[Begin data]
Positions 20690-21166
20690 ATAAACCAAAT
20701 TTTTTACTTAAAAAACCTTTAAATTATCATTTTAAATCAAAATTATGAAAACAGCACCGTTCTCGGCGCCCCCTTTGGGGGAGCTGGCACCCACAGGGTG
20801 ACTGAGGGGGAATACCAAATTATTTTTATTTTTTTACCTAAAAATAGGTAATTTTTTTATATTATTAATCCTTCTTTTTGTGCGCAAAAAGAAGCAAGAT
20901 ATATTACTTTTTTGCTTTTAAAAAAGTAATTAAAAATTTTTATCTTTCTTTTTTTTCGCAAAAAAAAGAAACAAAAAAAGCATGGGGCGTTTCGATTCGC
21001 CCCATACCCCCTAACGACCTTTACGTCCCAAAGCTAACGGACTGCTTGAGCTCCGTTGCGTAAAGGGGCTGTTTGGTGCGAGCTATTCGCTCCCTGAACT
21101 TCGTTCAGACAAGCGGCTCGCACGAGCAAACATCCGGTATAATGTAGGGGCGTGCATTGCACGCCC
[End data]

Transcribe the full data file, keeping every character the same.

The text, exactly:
Positions 20690-21166
20690 ATAAACCAAAT
20701 TTTTTACTTAAAAAACCTTTAAATTATCATTTTAAATCAAAATTATGAAAACAGCACCGTTCTCGGCGCCCCCTTTGGGGGAGCTGGCACCCACAGGGTG
20801 ACTGAGGGGGAATACCAAATTATTTTTATTTTTTTACCTAAAAATAGGTAATTTTTTTATATTATTAATCCTTCTTTTTGTGCGCAAAAAGAAGCAAGAT
20901 ATATTACTTTTTTGCTTTTAAAAAAGTAATTAAAAATTTTTATCTTTCTTTTTTTTCGCAAAAAAAAGAAACAAAAAAAGCATGGGGCGTTTCGATTCGC
21001 CCCATACCCCCTAACGACCTTTACGTCCCAAAGCTAACGGACTGCTTGAGCTCCGTTGCGTAAAGGGGCTGTTTGGTGCGAGCTATTCGCTCCCTGAACT
21101 TCGTTCAGACAAGCGGCTCGCACGAGCAAACATCCGGTATAATGTAGGGGCGTGCATTGCACGCCC